The Times reports that a spokeswoman for OCR said: 'Candidates need to understand the social and historical context to scientific ideas both pre and post Darwin. Candidates are asked to discuss why the opponents of Darwinism thought the way they did and how scientific controversies can arise from different ways of interpreting empirical evidence.' (One hopes that students will learn that Darwin's opposition included leading scientists and philosophers of his day and that many Christians accepted evolution without any trouble...) John Noel, OCR’s science qualifications manager, told The Times Educational Supplement: 'It is simply looking at one particular example of how scientific interpretation changes over time. The history of scientific ideas not only has a legitimate place in science lessons, it is a requirement of the new programme of study.'
The National Curriculum Online website says for science at Key Stage 4: 'Students should be taught how scientific controversies can arise from different ways of interpreting empirical evidence (for example Darwin's theory of evolution).' Classes should also cover 'ways in which scientific work may be affected by the context in which it takes place (for example, social, historical, moral, spiritual), and how these contexts may affect whether or not ideas are accepted.'
On the other hand, they want students to accept background beliefs which make a belief in evolution a foregone conclusion and which define 'science' in such a way as to exclude creationism and ID by definition:
OCR's website declares that: 'Creationism and "intelligent design" are not regarded by OCR as scientific theories. They are beliefs that do not lie within scientific understanding.' James Williams fumes in the Guardian over the mere mention of creationism in science classes: 'This is not science, it is not recognised by the scientific community and to legitimise it like this is wrong.' (So recognition by the scientific community now defines science?!)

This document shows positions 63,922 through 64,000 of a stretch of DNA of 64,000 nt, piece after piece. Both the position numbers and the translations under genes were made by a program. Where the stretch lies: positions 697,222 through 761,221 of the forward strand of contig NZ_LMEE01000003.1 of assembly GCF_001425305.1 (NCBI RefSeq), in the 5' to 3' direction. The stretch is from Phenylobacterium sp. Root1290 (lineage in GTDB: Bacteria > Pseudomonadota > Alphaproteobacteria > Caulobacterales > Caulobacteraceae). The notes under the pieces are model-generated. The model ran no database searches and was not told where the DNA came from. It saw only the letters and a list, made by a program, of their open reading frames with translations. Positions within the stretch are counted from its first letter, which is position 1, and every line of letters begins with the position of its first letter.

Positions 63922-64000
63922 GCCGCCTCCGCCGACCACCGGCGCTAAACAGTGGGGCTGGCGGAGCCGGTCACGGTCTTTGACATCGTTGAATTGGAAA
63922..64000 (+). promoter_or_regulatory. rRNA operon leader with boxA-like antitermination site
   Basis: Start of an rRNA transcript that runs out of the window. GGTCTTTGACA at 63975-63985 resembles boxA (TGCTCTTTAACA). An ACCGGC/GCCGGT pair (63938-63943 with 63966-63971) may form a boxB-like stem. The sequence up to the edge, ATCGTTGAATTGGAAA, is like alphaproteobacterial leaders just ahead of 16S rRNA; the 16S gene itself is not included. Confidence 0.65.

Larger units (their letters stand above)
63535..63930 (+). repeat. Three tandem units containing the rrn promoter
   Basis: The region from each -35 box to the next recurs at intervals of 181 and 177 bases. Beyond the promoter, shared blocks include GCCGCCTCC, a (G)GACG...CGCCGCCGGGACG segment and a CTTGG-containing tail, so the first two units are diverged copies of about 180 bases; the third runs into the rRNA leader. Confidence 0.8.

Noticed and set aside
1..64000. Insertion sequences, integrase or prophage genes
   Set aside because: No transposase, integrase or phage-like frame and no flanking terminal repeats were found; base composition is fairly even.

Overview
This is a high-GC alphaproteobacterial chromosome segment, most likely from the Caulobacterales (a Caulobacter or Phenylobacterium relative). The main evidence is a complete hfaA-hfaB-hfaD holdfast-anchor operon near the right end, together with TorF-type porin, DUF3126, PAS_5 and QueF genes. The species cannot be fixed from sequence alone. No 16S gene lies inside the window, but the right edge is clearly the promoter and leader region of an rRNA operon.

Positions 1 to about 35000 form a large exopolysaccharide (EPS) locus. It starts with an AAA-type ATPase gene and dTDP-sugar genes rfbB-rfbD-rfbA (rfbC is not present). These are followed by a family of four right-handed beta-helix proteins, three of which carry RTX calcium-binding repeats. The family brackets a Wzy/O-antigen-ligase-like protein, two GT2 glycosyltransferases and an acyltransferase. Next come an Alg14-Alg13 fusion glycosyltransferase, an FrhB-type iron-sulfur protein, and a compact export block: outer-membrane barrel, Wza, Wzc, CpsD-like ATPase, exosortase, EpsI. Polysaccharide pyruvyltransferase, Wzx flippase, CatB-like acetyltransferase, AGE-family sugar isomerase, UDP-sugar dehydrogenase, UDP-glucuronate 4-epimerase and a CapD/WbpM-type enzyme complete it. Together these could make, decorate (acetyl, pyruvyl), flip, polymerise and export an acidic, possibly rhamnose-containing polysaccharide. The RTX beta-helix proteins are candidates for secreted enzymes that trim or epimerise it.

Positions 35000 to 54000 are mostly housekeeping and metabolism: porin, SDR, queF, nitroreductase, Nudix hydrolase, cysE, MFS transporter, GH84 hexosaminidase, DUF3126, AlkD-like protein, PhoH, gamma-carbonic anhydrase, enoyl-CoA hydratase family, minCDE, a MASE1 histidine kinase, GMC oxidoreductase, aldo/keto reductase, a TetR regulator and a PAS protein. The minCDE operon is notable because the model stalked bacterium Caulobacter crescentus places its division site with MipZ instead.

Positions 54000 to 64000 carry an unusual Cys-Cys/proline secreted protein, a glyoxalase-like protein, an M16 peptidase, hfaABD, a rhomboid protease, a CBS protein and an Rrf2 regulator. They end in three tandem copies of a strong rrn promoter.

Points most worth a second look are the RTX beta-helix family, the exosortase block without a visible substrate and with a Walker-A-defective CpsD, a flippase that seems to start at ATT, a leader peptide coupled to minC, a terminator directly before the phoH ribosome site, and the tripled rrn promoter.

According to The Times, a spokesman at the Department for Education and Skills said: 'The National Curriculum for science clearly sets down that pupils should be taught that the fossil record is evidence for evolution.'
So there we have it - the British government's official view is that the fossil record is evidence for evolution (perhaps they should read this peer reviewed scientific paper by Stephen C. Meyer). Since OCR have pointed out that whether or not one accepts this view is dependent upon one's metaphysical/religious background beliefs, it would seem that the British government is implicitly endorsing background beliefs that have this consequence and opposing background beliefs that do not have this consequence.
Its seems to me that the new OCR science syllubus is a real step forward for science education. It opens the way for a worldview centred education system, allowing students to be told the truth about the relationship between empirical data, scientific theories and background beliefs of all kinds. This will aid pupil's understanding of scientific disagreements, and it will help them to see how science is related to the different philosophical and religious belief systems that they study in other subjects such as 'Philosophy & Ethics'.
Nervous newspaper headlines notwithstanding, these new science standards do not amount to state endorsement for teaching creationism or ID as theories which are even scientific, let alone true. The context of GCSE science remains one in which the state endorses teaching that evolution is true. Nevertheless, by the simple act of admitting to students that 'scientific controversies can arise from different ways of interpreting empirical evidence' these new standards will let the genie out of the bottle, because however insistent OCR is about neither creationism nor ID being science, and however insistent the state is that the fossil record supports evolution, students who have been taught to recognize that such claims depend upon certain background assumptions might just examine the assumptions endorsed by OCR and by the state and decide that they don't agree...